Spotted Dick with traditional custard

  • Anna Louise Batchelor

Anna Louise Batchelor
Speciality Winner 2009

Spotted Dick with traditional custard

Since entering the Golden Spurtle in 2008 there has been one question that friends have asked me repeatedly; “what can I do with left over Porridge?” when looking for inspiration I read about traditional puddings. Old fashioned puddings were a way of filling hungry stomachs, particularly those of children, with warm stodgy food. The basis of a pudding would be leftovers; stale breadcrumbs or old dough. Spotted Dick is also known as Spotted Dog. Dog being an old word for dough, which would have been the basis for the pudding. The ‘waste not want not’ attitude of the pudding also extended to the fat used within it; suet, the leftover fat from beef or mutton.

Steamed puddings are not so popular today which is a shame considering that 1/3 of all the food we buy ends up being thrown away. I have listed the ingredients below for you to have a go next time you have left over Porridge. I have written it up precisely as I prepared the dish for the competition, but you can substitute many of the ingredients with what you have in your cupboards. However, when it comes to suet I would recommend that you are very careful where you obtain this from. I am lucky enough to live close to Sheepdrove Organic Farm where they rear their animals with good husbandry practices. The farm butcher saved the suet for me from a fully traceable animal so I could be 100% confident of its source.

Enjoy your pudding and serve with a generous serving of custard.


Oatmeal:1 cup of course oatmeal, 2 cups of water, 1 generous table spoon of oat bran, ½ teaspoon of Halen Mon Vanilla salt

Spotted Dick mixture: 250g of mixed dried fruit; sultanas, currents, raisins, 1 organic egg, 40g of carefully sourced minced suet*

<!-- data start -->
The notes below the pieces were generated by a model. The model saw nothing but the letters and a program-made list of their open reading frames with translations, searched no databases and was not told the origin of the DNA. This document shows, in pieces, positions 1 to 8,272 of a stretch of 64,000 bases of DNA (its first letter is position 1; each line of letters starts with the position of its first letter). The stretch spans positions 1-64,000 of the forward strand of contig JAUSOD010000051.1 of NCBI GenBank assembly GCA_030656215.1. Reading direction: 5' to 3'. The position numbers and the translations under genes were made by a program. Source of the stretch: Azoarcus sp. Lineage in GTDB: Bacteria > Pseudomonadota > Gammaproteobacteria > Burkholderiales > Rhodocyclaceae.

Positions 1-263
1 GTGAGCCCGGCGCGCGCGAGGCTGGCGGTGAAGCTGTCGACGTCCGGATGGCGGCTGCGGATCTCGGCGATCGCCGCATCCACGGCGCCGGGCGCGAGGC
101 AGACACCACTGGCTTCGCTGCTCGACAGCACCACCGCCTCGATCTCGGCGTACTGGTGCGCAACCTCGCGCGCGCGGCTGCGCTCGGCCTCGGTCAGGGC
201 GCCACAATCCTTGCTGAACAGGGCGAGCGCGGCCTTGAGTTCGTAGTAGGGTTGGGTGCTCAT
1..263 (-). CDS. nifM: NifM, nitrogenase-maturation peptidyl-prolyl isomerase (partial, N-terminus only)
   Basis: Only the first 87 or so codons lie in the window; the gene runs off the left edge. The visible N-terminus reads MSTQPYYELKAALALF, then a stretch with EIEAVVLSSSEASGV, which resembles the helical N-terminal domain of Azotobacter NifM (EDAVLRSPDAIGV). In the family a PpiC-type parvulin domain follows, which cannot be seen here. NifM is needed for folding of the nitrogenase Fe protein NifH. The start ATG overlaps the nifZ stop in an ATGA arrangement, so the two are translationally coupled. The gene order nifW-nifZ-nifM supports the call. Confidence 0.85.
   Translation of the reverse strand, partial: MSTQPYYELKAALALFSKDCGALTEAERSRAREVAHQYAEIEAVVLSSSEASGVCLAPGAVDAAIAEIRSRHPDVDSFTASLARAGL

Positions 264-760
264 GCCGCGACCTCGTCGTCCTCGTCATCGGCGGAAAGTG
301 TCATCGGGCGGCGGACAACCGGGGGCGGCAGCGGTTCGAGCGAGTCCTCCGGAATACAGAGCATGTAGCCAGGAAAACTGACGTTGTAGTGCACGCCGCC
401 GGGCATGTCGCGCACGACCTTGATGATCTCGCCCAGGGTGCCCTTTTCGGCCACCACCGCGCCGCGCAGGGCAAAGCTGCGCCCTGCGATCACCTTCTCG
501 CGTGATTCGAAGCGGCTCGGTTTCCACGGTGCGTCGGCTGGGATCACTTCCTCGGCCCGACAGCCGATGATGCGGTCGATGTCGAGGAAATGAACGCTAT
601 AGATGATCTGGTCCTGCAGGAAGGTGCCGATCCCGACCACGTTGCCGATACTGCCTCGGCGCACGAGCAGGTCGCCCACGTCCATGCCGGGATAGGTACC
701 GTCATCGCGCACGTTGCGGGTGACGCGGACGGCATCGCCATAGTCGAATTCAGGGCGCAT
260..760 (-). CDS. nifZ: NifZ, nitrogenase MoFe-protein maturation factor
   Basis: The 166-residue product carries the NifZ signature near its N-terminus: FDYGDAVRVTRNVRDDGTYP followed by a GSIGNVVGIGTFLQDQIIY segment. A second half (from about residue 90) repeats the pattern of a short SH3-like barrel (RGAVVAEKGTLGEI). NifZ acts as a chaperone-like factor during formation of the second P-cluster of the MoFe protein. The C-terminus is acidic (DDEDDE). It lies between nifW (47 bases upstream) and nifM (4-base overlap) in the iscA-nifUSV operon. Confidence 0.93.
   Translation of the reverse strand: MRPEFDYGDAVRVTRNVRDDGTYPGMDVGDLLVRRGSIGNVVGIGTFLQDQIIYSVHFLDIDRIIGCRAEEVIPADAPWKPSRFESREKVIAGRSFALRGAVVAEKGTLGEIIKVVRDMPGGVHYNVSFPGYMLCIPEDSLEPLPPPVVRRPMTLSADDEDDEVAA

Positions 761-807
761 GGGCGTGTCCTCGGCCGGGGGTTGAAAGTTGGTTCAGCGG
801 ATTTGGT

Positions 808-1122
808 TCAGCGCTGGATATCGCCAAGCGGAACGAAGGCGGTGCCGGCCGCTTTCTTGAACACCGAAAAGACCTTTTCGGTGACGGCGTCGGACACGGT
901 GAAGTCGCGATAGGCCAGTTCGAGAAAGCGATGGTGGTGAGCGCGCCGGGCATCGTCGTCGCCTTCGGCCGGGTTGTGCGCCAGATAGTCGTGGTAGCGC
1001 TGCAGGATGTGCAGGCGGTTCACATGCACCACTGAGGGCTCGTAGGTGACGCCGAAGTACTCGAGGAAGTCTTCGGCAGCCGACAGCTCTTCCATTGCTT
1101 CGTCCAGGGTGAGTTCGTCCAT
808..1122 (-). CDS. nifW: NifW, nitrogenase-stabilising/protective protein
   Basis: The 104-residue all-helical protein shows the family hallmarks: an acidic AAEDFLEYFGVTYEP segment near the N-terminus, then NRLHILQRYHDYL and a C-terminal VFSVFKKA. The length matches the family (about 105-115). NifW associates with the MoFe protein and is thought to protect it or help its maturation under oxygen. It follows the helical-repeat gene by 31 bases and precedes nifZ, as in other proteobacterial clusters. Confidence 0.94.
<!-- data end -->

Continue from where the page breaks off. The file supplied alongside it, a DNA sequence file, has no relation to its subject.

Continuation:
1 teaspoon of ginger powder, Generous helping of freshly ground nutmeg, Zest of one unwaxed organic orange**,
3 tablespoons of Demerara sugar, ½ a teaspoon bicarbonate of soda, Traditional custard , 1 ½ pints of organic milk,
2 heaped tablespoons of corn flour, 1 generous teaspoon of barley malt extract, 2 teaspoons of bourbon vanilla extract

Night before
· Pre-soak the oatmeal in water with the oat bran over night.
· The custard is also made the night before and brought to temperature when the spotted dicks are cooked.
· Pour 1 pint of milk into a heavy bottomed steel saucepan and heat until the milk begins to steam.
· Mix the remaining ½ pint of milk in the measuring jug with two heaped tablespoons of corn flour.
· Whisk quickly with a metal fork to break up the corn flour and prevent lumps from forming.
· Remove steaming milk from the heat and quickly pour in the corn flour-milk mix, stirring constantly.
· Return pan to a very low heat and stir slowly and constantly for 15 minuets.
· Stir in the barley malt extract thoroughly and evenly.
· Remove from heat, cover and set aside for 30 minutes.
· Return to a low heat and with a whisk stir thoroughly.
· When the custard is thick and has a creamy consistency remove from the heat and rest for one minute.
· Then stir in two teaspoons of bourbon vanilla extract.
· Cool for a few minutes to let the vanilla infuse and then pour into an air tight container.
· When the container is cool enough place in the fridge.

On the day
· Bring the oatmeal to boil in a Porringer, then reduce heat and stir in the vanilla salt.
· Stir constantly with a Spurtle for 10 minuets until cooked.
· In a bowl combine all of the Spotted Dick mixture.
· Stir in the cooked oatmeal.
· Spoon the mixture into 3 suet greased mini pudding basins leaving at least a 2cm space at the top for the puddings to rise.
· Place pudding basins into a microwave and cover with a plate.
· Cook on full power for 3 minutes and then turn the bowls.
· Cook for a further 3 minutes. Cooking times will vary depending upon your microwave. It is important that the pudding is piping hot throughout the whole pudding.
· Rest the puddings for 2 minutes.
· Then with a thin flexible knife trim any crust off the sides of the pudding basins.
· With the knife carefully and slowly release the puddings from the basin and turn out onto a tea plate.
· Pour the chilled custard into the heavy bottomed steel saucepan.
· Place over a medium heat and whisk quickly until piping hot.
· Pour into the glass measuring jug.
· With fast pours, criss-cross the custard across the puddings giving a generous coating.
· Pour the remaining custard into a small teapot and serve with the puddings to allow recipients to add extra, to taste.
Enjoy your pudding and serve with a generous serving of custard!

*Preferably from an organic butcher.
**Make sure this is an unwaxed orange, preferably organic. As you are eating the peel of the fruit it is important to know that it has not been treated with pesticides.